Answer: The Gemara in Masechet Chullin (107b) states: “The Sages permitted a cloth (i.e. they permitted eating bread without first washing one’s hands by wrapping one’s hands in a cloth) for those eating Terumah (meaning that during the time when the Bet Hamikdash still stood, before eating Terumah, the Kohanim were required to wash their hands first so as not to impurify the Terumah by touching it. Our Sages ruled leniently for them that, if they wished, they would not need to wash their hands; rather, they would be permitted to eat their Terumah in a way where they would not touch it directly, i.e. by wrapping their hands in a cloth or by wearing gloves and the like). However, they did not permit a cloth for those eating their food amid purity (for in the times of the Bet Hamikdash, there were pious non-Kohanim who would eat all of their foods amid purity so as not to impurify their foods. These individuals would also need to wash their hands before eating any food so as not to impurify the food by touching it. Our Sages did not provide the leniency of eating without washing one’s hands by using a cloth for such people).” Rashi there explains that the reason why our Sages were lenient regarding this matter only with regards to Kohanim eating their Terumah and not for any other people is because the Kohanim were quite accustomed to eating all of their foods amid purity all their lives (for with regards to them, this matter could sometimes border on an actual prohibition) and there is therefore no need to be concerned that they will mistakenly touch their food with their hands. Thus, our Sages were lenient and allowed them to eat without first washing their hands through the use of a cloth. On the other hand, regarding other people who were not as accustomed and careful to eat their food amid purity (for this matter never borders on an actual prohibition for them and they were therefore less meticulous in this regard), we must be concerned that they will mistakenly touch the food with their hands. Therefore, there is no room for leniency for them to eat with the use of a cloth without first washing their hands.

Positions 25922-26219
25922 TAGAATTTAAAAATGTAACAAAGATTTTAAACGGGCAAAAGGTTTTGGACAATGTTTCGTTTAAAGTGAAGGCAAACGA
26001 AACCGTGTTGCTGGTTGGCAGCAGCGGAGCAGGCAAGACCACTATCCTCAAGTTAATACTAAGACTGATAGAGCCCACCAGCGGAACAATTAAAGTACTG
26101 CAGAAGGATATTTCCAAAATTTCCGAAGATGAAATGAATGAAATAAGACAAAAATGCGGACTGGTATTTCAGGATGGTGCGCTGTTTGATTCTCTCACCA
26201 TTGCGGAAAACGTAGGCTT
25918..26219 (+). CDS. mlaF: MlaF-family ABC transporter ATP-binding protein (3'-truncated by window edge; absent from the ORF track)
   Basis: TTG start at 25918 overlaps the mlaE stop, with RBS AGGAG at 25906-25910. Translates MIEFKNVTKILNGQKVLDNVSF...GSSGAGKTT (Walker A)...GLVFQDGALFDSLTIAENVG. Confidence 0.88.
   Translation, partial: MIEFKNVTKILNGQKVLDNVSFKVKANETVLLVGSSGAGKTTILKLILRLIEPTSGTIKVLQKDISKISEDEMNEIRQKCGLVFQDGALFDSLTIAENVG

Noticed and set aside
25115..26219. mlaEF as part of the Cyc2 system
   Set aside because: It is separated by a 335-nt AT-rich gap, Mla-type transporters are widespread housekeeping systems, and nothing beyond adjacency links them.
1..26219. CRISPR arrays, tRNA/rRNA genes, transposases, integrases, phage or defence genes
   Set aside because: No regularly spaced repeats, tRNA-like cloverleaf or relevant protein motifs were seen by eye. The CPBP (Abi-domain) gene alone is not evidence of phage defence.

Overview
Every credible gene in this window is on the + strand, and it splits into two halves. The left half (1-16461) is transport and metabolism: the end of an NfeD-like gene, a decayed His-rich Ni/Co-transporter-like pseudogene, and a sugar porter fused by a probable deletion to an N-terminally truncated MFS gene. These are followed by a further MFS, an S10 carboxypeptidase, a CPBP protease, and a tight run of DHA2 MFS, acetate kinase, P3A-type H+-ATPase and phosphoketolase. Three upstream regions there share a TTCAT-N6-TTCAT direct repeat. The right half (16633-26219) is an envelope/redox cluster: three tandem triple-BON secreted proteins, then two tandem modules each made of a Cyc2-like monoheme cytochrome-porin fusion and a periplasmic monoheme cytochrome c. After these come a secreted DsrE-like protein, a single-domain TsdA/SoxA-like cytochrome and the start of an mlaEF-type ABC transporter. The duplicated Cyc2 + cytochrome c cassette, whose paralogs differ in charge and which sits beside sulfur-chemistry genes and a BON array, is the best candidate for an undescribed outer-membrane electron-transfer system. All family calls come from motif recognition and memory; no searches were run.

Based on this, many Rishonim deduce from here regarding the hand-washing we perform before eating bread that since we can certainly not be included in the category of the Kohanim who were especially careful to keep their foods pure, the rabbinic edict to wash one’s hands before eating a bread meal is applicable in any case and one may not act leniently by eating with the use of a napkin. If one does eat with the use of a napkin in order to circumvent the requirement to wash one’s hands, one has nullified an edict of our Sages. The Tur and Maran Ha’Shulchan Aruch (Chapter 163) rule likewise. All this applies to one who would like to eat a food dipped in liquid (which requires a hand-washing before) as well.
Summary: One may not act leniently and eat bread without first washing one’s hands even if one is not directly touching the bread with one’s hands, for instance, if one is eating with a napkin and the like; in any case, one is obligated to wash one’s hands. However, there is one situation where the Sages were lenient and permitted one to eat bread without first washing one’s hands. We shall discuss this further, G-d-willing, in the following Halacha.